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National Poetry Day

So honestly I didn’t even know it was National Poetry Day. I happened to read part of this poem on Terri Windling’s blog and needed to read it all. A quick Google search and I found it. It’s written by Greek poet C. P. Cavafy (1863-1933.) Later, I saw something on social media about National Poetry Day (it’s a U.K. holiday, it turns out) so I thought I ought to participate, since I had a moment with a poem today.

What struck me in this poem was the part about remembering that, while your destination is the goal, if you arrive too quickly, you will not be rich with the gifts your destination has to offer. Better to take your time getting there, having become old and wise and rich along the way. The experience in getting there is what makes the destination valuable.

This was helpful to hear today because there are so many things I want to be good at, right now. I don’t like looking like a fool. I’ve spent my life trying to maintain my image as a smart, talented person. But it turns out I’m not that good at a lot of the things I do, and I’m scared that people will find out. I suppose it’s Imposter Syndrome. Anyway, Ithaka helped me remember that the destination is actually the end, as in, nothing left. The fun and interesting part is the journey.

Case in point: this summer I made three pairs of jeans. (OK, the third one is almost done.) They are tight, flared, high waisted jeans, so it can take some tweaking to get the fit just right without being uncomfortably tight, or baggy. The first pair barely fit me. Jeans do stretch out with time, so I thought they would be ok. But no. They are painful to wear. I altered the pattern and sewed a second pair. They were better, and I wore them many times to see if I could break them in. But in the end they were still painful to wear in one area (the crotch.) Was I having fun? Yes, actually. I did a lot of research at this point to figure out how to fix the pattern. I fixed it a third time, and basted together a third pair. They were too big! But I was able to fit them to myself with pins, unpick the basting stitches, and re-sew them. I also made sure to adjust the paper pattern to match. Finally, they fit just right! (It’s truly magical what well-fitting clothes feel like. And I don’t mean stretchy clothes! I mean clothes that have been tailored fit and flatter you and you alone. ) It only took six yards of denim and hours of work to get there. But it was fun. And I learned a lot. And now I have a jeans pattern that fits me really well, so I can make more. No doubt my fourth pair will teach me something else. So it’s not really the end yet!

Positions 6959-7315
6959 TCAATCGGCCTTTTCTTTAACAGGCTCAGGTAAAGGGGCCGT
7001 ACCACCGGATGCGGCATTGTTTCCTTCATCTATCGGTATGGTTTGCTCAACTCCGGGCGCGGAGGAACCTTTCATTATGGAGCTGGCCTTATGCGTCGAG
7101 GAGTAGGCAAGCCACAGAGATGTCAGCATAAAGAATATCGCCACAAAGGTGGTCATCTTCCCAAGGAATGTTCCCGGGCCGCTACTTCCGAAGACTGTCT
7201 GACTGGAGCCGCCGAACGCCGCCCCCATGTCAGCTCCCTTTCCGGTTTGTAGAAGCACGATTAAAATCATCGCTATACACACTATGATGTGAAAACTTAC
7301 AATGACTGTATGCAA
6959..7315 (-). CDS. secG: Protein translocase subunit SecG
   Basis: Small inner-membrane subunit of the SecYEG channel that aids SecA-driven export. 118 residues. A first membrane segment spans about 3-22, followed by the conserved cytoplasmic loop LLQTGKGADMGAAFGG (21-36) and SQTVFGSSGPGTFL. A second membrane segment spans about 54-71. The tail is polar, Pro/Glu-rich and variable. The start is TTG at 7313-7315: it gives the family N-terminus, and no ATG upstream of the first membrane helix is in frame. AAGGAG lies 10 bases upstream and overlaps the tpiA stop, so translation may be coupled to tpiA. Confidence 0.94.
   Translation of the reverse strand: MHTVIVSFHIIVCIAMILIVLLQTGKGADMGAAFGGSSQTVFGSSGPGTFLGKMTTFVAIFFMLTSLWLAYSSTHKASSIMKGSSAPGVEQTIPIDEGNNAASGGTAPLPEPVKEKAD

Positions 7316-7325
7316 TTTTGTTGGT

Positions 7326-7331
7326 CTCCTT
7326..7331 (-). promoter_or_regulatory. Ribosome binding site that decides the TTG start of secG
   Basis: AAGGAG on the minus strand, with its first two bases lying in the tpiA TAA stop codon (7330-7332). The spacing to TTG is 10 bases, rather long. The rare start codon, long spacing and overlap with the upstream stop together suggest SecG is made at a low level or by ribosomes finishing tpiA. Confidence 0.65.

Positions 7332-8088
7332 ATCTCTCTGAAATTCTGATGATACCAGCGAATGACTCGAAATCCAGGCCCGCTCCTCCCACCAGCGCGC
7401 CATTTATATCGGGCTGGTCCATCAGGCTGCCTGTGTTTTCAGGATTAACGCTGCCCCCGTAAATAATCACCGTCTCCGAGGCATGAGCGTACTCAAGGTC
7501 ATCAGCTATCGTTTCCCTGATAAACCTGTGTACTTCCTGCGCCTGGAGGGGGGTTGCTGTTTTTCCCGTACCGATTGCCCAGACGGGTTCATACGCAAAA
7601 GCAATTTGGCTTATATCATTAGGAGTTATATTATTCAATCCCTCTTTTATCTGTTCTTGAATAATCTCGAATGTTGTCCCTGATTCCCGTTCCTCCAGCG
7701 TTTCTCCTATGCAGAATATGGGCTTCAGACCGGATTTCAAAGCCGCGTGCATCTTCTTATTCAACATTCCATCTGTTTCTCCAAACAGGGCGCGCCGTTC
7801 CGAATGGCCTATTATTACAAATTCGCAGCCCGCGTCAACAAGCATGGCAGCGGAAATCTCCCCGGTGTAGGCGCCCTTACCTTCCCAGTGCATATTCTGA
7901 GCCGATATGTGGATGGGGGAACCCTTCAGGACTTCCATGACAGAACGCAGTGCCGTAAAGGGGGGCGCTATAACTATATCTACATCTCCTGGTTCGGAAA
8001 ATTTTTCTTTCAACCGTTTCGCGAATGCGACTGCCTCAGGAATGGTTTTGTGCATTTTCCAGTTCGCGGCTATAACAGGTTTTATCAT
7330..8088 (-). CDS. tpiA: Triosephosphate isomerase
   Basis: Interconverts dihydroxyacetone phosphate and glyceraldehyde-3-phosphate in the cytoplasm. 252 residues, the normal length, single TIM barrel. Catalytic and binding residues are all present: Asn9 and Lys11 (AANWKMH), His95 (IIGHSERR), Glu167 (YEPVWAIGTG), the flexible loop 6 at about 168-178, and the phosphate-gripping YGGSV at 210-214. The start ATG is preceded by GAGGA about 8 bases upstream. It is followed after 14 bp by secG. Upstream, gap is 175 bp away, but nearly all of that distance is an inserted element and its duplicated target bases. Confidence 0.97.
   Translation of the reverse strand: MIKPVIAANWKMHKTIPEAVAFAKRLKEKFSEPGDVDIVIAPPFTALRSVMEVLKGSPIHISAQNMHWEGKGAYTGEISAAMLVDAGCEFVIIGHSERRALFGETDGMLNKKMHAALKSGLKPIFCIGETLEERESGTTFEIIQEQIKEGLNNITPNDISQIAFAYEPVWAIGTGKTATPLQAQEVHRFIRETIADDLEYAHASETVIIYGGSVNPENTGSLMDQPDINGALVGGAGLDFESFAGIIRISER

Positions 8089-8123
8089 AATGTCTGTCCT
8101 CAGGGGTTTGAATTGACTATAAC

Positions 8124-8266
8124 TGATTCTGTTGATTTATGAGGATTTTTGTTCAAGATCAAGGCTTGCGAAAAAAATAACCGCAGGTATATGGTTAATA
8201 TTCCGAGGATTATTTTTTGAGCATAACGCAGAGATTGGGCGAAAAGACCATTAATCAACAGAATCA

I wish I could lift this experience and plop it onto some of my other goals and hobbies. There are some I take too seriously, and worry too much about my “audience” (PIANO, and others.) They are not fun. There are times when I want to share my knowledge or thoughts with people, but stop myself because I’m afraid they will find out how little I know, or what I got wrong. If I just work on my goals and hobbies alone, I don’t have to worry about what other people think. It’s nice for a while. The judgmental voices in my head go away. I reach new levels of productivity. But eventually it feels like I am hiding most of myself from the world, and not connecting meaningfully with others. And, introverted as I am, that makes me sad.

This has all been on my mind the past few days, and when I read Ithaka, I had an “aha” moment. I love it when a poem speaks to my heart like that. So thank you, Ithaka, for reminding me that it’s ok to be an ignorant fool, even if the people around me do see it. It’s ok to not be “there” yet. Enjoy it! If I admit I’m not an expert, the pressure is off, and I can move forward (or sideways) with joy and curiosity. Stay curious, seek, discover, and don’t worry so much. The journey is the goal.

Ithaka

BY C. P. CAVAFY TRANSLATED BY EDMUND KEELEY

As you set out for Ithaka
hope your road is a long one,
full of adventure, full of discovery.
Laistrygonians, Cyclops,
angry Poseidon—don’t be afraid of them:
you’ll never find things like that on your way